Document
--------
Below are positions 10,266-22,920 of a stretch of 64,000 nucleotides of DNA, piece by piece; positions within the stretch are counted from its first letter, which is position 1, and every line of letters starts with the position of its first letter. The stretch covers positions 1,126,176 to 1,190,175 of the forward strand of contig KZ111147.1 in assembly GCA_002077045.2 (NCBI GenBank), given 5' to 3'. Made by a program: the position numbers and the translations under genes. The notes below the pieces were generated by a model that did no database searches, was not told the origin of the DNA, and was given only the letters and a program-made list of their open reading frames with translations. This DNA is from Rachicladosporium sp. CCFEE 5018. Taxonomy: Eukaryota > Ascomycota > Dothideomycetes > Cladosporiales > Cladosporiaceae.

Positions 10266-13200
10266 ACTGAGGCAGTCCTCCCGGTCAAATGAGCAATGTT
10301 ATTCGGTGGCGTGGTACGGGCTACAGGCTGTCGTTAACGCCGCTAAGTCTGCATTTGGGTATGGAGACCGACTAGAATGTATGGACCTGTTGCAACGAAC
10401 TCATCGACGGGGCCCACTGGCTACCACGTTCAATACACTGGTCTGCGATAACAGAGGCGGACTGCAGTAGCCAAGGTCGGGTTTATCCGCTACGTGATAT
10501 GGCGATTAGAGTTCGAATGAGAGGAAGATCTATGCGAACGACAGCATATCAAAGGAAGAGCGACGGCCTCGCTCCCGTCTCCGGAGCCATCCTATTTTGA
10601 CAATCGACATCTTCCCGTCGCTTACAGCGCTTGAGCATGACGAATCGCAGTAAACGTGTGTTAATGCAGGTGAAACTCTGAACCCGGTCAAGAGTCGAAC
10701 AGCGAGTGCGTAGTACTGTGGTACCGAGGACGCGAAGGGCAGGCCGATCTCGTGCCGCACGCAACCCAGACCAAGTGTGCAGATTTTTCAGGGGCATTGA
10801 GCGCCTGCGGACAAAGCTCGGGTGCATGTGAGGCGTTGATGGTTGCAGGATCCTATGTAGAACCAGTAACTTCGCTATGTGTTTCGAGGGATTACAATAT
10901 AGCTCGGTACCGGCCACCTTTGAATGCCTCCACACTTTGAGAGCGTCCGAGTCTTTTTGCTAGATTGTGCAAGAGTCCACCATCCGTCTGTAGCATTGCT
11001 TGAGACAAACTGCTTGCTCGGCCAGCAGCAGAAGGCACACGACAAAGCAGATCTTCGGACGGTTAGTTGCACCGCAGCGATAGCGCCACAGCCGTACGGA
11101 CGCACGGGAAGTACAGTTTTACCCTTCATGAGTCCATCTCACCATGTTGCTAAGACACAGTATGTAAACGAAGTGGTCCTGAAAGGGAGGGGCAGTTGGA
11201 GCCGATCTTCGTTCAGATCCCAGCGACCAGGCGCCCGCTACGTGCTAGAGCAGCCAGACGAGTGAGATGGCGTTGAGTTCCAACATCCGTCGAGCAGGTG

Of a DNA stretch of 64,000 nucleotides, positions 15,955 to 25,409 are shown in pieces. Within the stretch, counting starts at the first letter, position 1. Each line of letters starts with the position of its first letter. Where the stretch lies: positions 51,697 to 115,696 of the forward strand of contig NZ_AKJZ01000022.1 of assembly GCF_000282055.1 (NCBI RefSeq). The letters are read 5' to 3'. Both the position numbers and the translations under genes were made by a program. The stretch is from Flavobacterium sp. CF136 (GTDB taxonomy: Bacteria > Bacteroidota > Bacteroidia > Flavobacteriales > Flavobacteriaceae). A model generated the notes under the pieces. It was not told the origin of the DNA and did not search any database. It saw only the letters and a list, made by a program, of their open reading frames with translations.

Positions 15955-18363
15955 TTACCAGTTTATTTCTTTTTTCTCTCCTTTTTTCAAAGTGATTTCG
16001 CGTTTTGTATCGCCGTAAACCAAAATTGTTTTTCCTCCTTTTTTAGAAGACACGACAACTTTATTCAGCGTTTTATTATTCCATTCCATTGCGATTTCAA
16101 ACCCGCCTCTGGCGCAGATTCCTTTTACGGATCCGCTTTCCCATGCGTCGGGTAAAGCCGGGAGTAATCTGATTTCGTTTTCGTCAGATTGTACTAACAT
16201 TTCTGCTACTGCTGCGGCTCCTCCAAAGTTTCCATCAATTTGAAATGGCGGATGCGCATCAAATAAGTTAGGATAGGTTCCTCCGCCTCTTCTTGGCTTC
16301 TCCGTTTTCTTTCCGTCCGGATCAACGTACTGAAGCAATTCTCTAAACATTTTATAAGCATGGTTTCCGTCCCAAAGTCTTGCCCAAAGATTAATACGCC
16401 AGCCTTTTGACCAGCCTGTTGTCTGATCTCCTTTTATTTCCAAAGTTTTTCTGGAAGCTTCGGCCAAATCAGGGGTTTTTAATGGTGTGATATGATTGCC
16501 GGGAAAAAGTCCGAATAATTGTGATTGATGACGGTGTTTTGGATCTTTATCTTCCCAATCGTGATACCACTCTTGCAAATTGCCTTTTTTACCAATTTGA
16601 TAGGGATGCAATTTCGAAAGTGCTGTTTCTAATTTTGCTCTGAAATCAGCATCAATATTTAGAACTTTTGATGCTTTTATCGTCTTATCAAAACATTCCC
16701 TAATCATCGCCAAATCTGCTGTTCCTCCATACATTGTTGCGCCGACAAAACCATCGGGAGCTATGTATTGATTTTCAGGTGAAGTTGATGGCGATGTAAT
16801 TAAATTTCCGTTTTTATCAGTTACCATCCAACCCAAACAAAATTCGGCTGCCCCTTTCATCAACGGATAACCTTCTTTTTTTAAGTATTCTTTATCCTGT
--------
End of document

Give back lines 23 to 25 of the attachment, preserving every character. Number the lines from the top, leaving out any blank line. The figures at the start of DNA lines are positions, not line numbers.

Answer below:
16601 TAGGGATGCAATTTCGAAAGTGCTGTTTCTAATTTTGCTCTGAAATCAGCATCAATATTTAGAACTTTTGATGCTTTTATCGTCTTATCAAAACATTCCC
16701 TAATCATCGCCAAATCTGCTGTTCCTCCATACATTGTTGCGCCGACAAAACCATCGGGAGCTATGTATTGATTTTCAGGTGAAGTTGATGGCGATGTAAT
16801 TAAATTTCCGTTTTTATCAGTTACCATCCAACCCAAACAAAATTCGGCTGCCCCTTTCATCAACGGATAACCTTCTTTTTTTAAGTATTCTTTATCCTGT